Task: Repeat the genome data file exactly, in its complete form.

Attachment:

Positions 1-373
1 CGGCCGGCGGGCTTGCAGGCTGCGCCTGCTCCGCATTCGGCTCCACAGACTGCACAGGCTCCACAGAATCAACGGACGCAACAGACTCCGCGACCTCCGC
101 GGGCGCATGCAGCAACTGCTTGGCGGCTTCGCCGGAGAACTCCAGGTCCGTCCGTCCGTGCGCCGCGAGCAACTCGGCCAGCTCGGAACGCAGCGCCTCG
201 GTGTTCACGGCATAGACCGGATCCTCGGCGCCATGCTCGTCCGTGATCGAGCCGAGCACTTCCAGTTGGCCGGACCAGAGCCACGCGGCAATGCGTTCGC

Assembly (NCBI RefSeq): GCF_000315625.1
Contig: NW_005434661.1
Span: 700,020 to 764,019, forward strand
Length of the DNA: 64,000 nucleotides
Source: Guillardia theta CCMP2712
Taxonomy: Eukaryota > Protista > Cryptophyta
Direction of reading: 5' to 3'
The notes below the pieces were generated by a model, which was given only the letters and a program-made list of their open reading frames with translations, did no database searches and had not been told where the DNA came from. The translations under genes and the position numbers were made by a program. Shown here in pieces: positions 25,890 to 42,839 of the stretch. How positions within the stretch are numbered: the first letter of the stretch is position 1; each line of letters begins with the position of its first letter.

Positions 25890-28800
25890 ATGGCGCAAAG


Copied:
Positions 1-373
1 CGGCCGGCGGGCTTGCAGGCTGCGCCTGCTCCGCATTCGGCTCCACAGACTGCACAGGCTCCACAGAATCAACGGACGCAACAGACTCCGCGACCTCCGC
101 GGGCGCATGCAGCAACTGCTTGGCGGCTTCGCCGGAGAACTCCAGGTCCGTCCGTCCGTGCGCCGCGAGCAACTCGGCCAGCTCGGAACGCAGCGCCTCG
201 GTGTTCACGGCATAGACCGGATCCTCGGCGCCATGCTCGTCCGTGATCGAGCCGAGCACTTCCAGTTGGCCGGACCAGAGCCACGCGGCAATGCGTTCGC

Assembly (NCBI RefSeq): GCF_000315625.1
Contig: NW_005434661.1
Span: 700,020 to 764,019, forward strand
Length of the DNA: 64,000 nucleotides
Source: Guillardia theta CCMP2712
Taxonomy: Eukaryota > Protista > Cryptophyta
Direction of reading: 5' to 3'
The notes below the pieces were generated by a model, which was given only the letters and a program-made list of their open reading frames with translations, did no database searches and had not been told where the DNA came from. The translations under genes and the position numbers were made by a program. Shown here in pieces: positions 25,890 to 42,839 of the stretch. How positions within the stretch are numbered: the first letter of the stretch is position 1; each line of letters begins with the position of its first letter.

Positions 25890-28800
25890 ATGGCGCAAAG